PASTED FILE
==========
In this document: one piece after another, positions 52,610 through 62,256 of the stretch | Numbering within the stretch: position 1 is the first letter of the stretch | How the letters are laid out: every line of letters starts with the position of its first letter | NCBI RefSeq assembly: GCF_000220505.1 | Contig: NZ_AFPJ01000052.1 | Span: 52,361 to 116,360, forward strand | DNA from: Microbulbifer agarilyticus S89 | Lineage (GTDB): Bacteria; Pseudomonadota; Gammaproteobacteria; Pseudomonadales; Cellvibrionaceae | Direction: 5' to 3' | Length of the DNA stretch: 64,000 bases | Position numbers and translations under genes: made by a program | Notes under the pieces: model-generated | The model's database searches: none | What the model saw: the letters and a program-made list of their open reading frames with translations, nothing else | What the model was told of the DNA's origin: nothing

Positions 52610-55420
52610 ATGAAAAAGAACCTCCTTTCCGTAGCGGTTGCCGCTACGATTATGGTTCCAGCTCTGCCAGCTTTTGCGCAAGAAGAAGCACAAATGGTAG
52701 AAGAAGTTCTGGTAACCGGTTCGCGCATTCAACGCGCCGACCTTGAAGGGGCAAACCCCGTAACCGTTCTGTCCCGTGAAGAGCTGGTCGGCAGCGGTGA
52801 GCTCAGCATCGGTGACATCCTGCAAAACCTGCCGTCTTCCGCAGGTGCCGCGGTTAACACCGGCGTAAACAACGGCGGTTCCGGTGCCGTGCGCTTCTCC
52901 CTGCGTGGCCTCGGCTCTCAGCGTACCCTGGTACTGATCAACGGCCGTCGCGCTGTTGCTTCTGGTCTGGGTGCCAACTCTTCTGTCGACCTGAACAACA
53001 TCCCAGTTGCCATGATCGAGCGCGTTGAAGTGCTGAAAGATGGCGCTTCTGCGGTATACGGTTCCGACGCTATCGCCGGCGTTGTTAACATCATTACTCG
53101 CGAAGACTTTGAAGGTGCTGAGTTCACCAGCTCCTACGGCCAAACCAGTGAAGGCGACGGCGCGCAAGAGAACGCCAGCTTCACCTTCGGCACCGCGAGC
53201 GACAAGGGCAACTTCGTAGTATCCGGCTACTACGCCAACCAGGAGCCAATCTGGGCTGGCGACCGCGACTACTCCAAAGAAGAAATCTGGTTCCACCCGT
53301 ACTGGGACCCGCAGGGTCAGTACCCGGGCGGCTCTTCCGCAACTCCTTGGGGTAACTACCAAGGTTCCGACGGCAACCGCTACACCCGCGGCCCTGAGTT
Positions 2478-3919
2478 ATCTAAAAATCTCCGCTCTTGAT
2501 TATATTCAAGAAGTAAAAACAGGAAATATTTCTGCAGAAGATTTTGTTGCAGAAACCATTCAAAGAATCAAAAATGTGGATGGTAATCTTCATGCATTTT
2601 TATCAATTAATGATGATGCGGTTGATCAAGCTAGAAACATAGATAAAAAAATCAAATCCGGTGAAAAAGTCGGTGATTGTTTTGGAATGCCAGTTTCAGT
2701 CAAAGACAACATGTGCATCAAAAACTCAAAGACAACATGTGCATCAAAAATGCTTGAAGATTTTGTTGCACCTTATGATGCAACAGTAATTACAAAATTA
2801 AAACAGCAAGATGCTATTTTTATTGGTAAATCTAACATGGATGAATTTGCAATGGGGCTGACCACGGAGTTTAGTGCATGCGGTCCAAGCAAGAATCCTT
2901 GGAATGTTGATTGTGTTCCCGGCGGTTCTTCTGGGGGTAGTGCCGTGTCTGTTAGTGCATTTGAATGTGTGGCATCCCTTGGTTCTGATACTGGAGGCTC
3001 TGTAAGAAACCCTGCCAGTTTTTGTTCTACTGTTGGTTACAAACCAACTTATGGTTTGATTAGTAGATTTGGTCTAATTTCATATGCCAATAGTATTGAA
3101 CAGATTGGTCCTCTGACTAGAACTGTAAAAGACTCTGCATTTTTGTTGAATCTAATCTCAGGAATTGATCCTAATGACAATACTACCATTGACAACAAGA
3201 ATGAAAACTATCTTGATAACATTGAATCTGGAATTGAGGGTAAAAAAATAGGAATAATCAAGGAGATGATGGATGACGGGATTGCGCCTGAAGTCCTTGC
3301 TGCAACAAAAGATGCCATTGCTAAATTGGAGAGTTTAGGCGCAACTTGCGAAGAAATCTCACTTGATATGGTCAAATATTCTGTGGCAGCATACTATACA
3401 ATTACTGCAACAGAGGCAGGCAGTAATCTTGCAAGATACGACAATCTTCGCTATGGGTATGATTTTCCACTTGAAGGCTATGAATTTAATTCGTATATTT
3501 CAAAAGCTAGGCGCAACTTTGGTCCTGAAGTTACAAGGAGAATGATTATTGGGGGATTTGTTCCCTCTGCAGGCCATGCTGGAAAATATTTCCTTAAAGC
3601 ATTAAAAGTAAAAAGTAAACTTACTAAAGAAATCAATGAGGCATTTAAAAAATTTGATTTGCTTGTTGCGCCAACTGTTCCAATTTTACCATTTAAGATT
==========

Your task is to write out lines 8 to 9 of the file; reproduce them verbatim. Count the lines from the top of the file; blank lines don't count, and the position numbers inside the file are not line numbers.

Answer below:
53101 CGAAGACTTTGAAGGTGCTGAGTTCACCAGCTCCTACGGCCAAACCAGTGAAGGCGACGGCGCGCAAGAGAACGCCAGCTTCACCTTCGGCACCGCGAGC
53201 GACAAGGGCAACTTCGTAGTATCCGGCTACTACGCCAACCAGGAGCCAATCTGGGCTGGCGACCGCGACTACTCCAAAGAAGAAATCTGGTTCCACCCGT